Peer support influences outcomes for youths with type 1 diabetes
medwireNews: Peer and parental support are important factors influencing diabetes-related distress among adolescents and young adults with type 1 diabetes, researchers report.
In addition to the challenges associated with puberty, “adolescents with type 1 diabetes have to cope with treatment-related daily challenges,” say Koen Raymaekers (University of Leuven, Belgium) and study co-authors.
“These challenges may provide patients with additional stress, possibly resulting in poor treatment adherence,” they add.
The team conducted a questionnaire-based study in which 467 patients aged 14–25 years with type 1 diabetes were asked about emotional support from peers, parental support and warmth (parental responsiveness), and peer orientation, in addition to diabetes-related distress and treatment adherence, at baseline and 1 year later.
Using a structural equation modeling approach to assess the associations between these variables, Raymaekers and colleagues found that a higher degree of peer support at baseline was significantly associated with a lower level of diabetes-related distress at the 1-year follow-up, with standardized correlation coefficients of –0.12, –0.17, and –0.15 for emotional, food, and treatment distress, respectively.
Greater parental responsiveness was also significantly associated with a lower degree of food distress (correlation coefficient=–0.12).
On the other hand, there was a significant positive correlation between extreme peer orientation – the degree to which fitting in with others is valued more highly than carrying out important tasks such as managing diabetes – and treatment distress 1 year later (correlation coefficient=0.1). When the participants were categorized by age, extreme peer orientation at baseline significantly predicted glycated hemoglobin levels at 1 year among those aged between 18–25 years, but not among those younger than 18 years.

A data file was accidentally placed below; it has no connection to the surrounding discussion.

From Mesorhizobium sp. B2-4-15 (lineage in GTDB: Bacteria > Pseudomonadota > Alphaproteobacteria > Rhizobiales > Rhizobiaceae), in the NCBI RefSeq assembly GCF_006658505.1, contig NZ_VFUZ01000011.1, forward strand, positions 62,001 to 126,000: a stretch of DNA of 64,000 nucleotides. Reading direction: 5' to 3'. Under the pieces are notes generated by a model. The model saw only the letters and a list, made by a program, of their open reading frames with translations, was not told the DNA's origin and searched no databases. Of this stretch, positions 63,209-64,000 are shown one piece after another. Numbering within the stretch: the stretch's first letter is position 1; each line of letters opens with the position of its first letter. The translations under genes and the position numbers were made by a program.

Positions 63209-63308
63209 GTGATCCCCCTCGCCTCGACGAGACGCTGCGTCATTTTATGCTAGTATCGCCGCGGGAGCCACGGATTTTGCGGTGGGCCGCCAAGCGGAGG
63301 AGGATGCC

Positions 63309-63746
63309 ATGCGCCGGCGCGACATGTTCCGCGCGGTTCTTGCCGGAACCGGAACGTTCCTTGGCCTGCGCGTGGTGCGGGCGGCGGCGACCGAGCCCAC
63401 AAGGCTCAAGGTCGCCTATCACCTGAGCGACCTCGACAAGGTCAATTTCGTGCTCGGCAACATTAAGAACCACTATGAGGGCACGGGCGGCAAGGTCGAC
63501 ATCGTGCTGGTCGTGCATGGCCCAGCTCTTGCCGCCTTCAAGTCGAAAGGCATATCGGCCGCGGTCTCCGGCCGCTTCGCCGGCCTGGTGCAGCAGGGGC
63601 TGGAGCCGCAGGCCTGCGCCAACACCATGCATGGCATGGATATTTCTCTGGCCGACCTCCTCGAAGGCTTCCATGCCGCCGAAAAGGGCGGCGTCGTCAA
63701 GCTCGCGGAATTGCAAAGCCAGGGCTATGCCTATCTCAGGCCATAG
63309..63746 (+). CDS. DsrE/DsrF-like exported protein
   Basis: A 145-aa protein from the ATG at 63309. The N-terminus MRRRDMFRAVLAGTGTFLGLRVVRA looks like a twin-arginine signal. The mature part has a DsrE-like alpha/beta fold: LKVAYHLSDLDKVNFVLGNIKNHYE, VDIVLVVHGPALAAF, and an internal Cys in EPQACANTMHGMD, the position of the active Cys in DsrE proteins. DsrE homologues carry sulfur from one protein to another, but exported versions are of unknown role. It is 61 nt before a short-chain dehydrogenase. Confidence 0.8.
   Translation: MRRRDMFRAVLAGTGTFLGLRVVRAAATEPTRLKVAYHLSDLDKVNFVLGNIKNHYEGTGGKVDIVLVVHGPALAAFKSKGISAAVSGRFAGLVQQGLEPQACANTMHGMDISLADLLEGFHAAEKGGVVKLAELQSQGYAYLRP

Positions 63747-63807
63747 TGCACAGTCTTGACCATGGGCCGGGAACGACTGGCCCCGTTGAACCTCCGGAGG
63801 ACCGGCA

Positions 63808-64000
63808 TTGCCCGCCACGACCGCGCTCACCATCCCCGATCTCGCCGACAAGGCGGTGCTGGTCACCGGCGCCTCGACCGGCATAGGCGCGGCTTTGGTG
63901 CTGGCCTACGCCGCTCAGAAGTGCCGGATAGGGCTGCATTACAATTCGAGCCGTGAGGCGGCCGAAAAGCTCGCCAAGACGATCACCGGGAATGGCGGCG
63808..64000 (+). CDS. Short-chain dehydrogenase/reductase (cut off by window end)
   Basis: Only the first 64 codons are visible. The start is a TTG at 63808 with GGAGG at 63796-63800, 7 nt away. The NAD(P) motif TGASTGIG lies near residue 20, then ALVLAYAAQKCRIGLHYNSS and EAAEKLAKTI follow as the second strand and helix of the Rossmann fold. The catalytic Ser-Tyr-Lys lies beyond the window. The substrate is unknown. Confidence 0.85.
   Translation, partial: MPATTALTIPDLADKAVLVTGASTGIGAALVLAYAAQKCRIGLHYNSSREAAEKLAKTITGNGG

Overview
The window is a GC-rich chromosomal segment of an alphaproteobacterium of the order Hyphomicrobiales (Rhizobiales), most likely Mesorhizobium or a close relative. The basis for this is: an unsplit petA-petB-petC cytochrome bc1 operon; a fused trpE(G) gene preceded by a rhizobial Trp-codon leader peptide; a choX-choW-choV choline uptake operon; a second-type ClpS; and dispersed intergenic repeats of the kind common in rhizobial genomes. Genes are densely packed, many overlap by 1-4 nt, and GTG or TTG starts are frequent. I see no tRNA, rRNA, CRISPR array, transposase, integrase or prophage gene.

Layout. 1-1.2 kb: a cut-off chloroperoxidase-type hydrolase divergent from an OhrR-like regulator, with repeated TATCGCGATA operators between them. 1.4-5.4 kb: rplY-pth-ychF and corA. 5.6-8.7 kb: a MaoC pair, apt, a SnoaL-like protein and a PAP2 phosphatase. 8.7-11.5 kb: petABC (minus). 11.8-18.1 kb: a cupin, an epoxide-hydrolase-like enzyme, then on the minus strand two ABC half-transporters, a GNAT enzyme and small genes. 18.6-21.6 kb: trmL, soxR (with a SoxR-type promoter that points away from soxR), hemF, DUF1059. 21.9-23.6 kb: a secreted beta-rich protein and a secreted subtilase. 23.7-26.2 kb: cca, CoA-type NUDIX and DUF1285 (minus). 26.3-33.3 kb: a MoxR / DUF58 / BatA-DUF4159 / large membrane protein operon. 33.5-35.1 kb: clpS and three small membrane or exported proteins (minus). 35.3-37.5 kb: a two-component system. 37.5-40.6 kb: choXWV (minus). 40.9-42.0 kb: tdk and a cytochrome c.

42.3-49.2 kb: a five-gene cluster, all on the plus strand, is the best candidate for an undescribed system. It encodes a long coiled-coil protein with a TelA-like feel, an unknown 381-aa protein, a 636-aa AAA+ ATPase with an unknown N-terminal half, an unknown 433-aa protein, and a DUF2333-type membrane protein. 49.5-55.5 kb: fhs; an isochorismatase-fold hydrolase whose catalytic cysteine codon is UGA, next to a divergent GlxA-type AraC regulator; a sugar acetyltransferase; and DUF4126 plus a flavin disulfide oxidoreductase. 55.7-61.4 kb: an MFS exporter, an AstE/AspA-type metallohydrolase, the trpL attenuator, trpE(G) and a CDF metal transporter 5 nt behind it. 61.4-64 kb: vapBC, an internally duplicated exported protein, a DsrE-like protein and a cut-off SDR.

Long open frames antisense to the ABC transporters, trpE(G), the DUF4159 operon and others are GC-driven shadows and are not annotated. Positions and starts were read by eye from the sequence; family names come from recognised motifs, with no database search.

“[A]s an undesirable reciprocal relationship between extreme peer orientation and glycemic control was obtained for emerging adults, it seems important to monitor patients who value fitting in with peers at the expense of managing their diabetes,” write the researchers in Diabetes Care.
The team also found that treatment adherence at baseline was significantly associated with decreases in extreme peer orientation, treatment distress, and levels of glycated hemoglobin from baseline to the 1-year follow-up, suggesting that “[h]elping patients in accepting their disease and acquiring adequate treatment adherence may prevent them from experiencing treatment distress and neglecting treatment in favor of fitting in with peers.”
Raymaekers and co-authors caution that their study results do not demonstrate causality, and that the initial survey response rate, at 41.16%, was “rather low,” which could limit the generalizability of the findings.
And they conclude: “Provided that the present results can be replicated longitudinally using more intensive longitudinal designs, the multidisciplinary clinical team should, apart from focusing on parents, pay attention to patient-peer interactions as well.”
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